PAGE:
Many London and Decca pressings lack weight down low, which thins out the sound and washes out the lower strings.
On some sides of some copies the strings are dry, lacking Tubey Magic. This is decidedly not our sound, although it can easily be heard on many London pressings, the kind we’ve played by the hundreds over the years.
If you have a rich sounding cartridge, perhaps with that little dip in the upper midrange that so many moving coils have these days, you will not notice this tonality issue nearly as much as we do.
Our 17Dx is ruler flat and quite unforgiving in this regard. It makes our shootouts much easier, but brings out the flaws in all but the best pressings, exactly the job we require it to do.
Here are some other records that are good for testing string tone and texture.
You haven’t solved the problem, obviously. You’ve just made it much more difficult — impossible even — to hear what is really on your records.
Some audiophiles have gone down this road and may not even realize what road they are on, or where it leads. It is a dead end, assuming you want to make progress in this hobby. If you want to find Better Records, you need equipment that can distinguish good records from bad ones.
A rack full of equipment such as the one shown here — I suspect it is full of transistors but it really doesn’t matter whether it is or not — is very good at eliminating the subtleties and nuances that distinguish the best records from second- and third-rate ones.
If you have this kind of electronic firepower, Heavy Vinyl pressings and Half-Speed Mastered LPs don’t sound nearly as irritating as they do to those of us without the kind of filtering you get with electronic overkill like this.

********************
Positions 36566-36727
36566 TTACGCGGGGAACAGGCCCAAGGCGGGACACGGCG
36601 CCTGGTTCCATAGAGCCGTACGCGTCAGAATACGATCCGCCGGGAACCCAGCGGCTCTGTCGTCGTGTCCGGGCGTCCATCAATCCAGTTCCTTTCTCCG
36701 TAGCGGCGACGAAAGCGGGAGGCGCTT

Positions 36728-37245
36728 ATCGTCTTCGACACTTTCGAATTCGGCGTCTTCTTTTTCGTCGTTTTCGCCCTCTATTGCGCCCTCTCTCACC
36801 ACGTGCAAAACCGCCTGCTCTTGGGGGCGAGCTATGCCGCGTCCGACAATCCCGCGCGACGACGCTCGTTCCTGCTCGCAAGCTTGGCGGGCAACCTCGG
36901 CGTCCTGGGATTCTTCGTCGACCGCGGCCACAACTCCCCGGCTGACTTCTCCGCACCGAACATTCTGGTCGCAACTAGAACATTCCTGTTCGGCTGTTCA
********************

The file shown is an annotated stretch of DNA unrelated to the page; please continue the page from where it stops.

In my experience, this much hardware can’t help but get between you and the music you are playing.
This guy is the poster child for mistaking a rack of expensive components for the kind of equipment that can tell him how bad some records are, the Mobile Fidelity Kind of Blue in this case, which is very bad indeed. (Review coming, someday!)
We assume our customers can hear it — our good customer Conrad had no problem appreciating its shortcomings — but we are pretty sure our customers can recognize a good record from a bad one, otherwise they would not see the value in Hot Stampers, right?
But the blue lights look awesome, the stuff costs a fortune, and for those with better eyes than ears, it’s impressive as hell.
Good equipment is necessary but far from sufficient to get good sound, a subject we discuss here and at some length throughout the blog in our commentaries about audio equipment.
Why Are Some Common Subjects Concerning the Sound of Recordings Not More Widely Discussed?
Can we really be hearing all these characteristics of recordings that nobody else seems to be hearing? A few examples:
- The Opacity of Londons from the Seventies
- Smear on Violin Concerto Records
- Shrillness on EMI Recordings from the ’70s
- Bad Sounding Shaded Dogs
If audiophiles and audiophile reviewers are hearing these things on the records they review, in magazines and audiophile forums, why aren’t they discussing them? (Of course, they may in fact be discussing the hell out of them. I rarely read anything they write. But I don’t think they are discussing these things much. If they are, and you read them, please shoot me a link so that I can take part in the discussion.)